Menu Design in America, 1850-1985 (Hardcover)
Until restaurants became commonplace in the late 1800s, printed menus for meals were rare commodities reserved for special occasions. As restaurants proliferated, the menu became more than just a culinary listing. The design of the menu became an integral part of eating out and as such menus became a marketing tool and a favored keepsake.Menu Design is an omnibus showcasing the best examples of this graphic art. With nearly 800 examples, illustrated in vibrant color, this deluxe volume not only showcases this extraordinary collection of paper ephemera but serves as a history of restaurants and dining out in America.
In addition to the menu covers, many menu interiors are featured providing an epicurean tour and insight into more than a hundred years of dining out. An introduction on the history of menu design by graphic design writer Steven Heller and extended captions by culinary historian John Mariani accompany the menus throughout the book. Various photographs of restaurants round out this compendium that will appeal to anyone who enjoys graphic and gastronomic history.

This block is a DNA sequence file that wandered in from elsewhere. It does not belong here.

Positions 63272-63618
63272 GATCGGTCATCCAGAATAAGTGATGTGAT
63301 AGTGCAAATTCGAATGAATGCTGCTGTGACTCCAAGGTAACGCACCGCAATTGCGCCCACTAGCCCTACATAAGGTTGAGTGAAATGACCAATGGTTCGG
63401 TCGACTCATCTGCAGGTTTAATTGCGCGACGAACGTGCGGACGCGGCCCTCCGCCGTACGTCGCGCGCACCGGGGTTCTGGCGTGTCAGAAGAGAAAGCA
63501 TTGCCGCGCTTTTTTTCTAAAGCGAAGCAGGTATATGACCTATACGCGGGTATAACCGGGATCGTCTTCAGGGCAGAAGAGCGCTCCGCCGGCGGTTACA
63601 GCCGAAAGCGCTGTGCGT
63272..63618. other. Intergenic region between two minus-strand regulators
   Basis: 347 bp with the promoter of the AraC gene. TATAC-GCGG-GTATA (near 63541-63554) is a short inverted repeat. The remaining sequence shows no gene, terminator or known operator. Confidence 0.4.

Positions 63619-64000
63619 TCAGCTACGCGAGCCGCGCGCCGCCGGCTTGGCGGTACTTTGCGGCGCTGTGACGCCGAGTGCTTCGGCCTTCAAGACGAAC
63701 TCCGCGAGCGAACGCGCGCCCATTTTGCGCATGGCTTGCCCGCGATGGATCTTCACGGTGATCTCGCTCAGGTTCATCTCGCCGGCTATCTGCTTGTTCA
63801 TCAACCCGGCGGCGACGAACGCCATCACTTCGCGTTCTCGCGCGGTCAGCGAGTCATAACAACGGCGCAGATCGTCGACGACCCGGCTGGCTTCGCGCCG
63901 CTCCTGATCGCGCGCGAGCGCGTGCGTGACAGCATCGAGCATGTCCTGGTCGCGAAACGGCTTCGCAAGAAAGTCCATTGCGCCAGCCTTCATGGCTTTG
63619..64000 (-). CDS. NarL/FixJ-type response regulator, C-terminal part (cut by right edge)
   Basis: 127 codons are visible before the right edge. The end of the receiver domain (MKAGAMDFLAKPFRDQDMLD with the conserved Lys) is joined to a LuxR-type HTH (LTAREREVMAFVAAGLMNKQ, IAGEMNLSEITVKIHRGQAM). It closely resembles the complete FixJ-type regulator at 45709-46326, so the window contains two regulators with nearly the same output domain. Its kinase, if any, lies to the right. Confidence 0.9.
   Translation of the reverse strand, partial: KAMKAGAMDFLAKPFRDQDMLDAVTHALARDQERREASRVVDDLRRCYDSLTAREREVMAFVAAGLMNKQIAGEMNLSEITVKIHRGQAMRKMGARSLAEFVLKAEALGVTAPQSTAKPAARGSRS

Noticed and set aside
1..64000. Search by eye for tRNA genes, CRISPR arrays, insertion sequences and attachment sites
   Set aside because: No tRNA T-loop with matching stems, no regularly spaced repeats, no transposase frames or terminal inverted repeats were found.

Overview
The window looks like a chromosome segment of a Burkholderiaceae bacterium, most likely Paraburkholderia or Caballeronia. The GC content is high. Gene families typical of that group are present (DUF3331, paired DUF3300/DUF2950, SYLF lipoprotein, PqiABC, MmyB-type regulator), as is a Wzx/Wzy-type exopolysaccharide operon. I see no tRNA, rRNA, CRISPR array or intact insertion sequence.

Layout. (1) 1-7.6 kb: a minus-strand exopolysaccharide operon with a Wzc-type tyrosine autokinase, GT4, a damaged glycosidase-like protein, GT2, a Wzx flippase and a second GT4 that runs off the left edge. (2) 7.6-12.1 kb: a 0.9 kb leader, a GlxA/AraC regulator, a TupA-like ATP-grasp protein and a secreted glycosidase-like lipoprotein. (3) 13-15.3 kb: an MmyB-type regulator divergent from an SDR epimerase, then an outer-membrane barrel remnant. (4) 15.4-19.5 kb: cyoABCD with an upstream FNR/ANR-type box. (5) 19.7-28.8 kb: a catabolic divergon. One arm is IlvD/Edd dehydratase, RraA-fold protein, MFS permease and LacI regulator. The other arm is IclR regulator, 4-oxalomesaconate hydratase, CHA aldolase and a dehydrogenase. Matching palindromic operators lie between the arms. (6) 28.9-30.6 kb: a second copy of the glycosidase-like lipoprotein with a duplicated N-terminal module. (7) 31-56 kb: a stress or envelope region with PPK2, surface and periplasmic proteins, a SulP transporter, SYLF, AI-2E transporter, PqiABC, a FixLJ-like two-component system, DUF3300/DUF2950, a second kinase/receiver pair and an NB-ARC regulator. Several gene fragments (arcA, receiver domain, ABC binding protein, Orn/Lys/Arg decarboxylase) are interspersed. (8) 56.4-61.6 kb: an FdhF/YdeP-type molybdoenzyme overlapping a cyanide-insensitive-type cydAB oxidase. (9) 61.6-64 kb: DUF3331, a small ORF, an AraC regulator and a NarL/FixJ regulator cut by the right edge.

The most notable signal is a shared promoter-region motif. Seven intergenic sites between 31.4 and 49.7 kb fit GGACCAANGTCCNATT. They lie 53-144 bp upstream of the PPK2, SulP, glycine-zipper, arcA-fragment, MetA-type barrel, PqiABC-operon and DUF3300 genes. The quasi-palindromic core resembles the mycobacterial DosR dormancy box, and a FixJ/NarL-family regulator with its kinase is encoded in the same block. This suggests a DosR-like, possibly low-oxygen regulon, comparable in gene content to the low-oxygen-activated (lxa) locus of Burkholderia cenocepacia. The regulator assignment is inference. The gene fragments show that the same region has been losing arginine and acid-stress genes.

Steven Heller, co-chair of the School of Visual Arts MFA Designer as Author Program, writes the "Visuals" column for the "New York Times" Book Review, and is the author of 120 books on design, illustration, and satiric art.
John Mariani is food and travel columnist for "Esquire Magazine," wine columnist for Bloomberg International News, and author of "The Encyclopedia of American Food & Drink," "America Eats Out," "The Dictionary of Italian Food and Drink," and "How Italian Food Conquered the World."The editor:
Cultural anthropologist and graphic design historian Jim Heimann is Executive Editor for TASCHEN America, and author of numerous books on architecture, pop culture, and the history of the West Coast, Los Angeles, and Hollywood. His unrivaled private collection of ephemera has been featured in museum exhibitions around the world and dozens of books.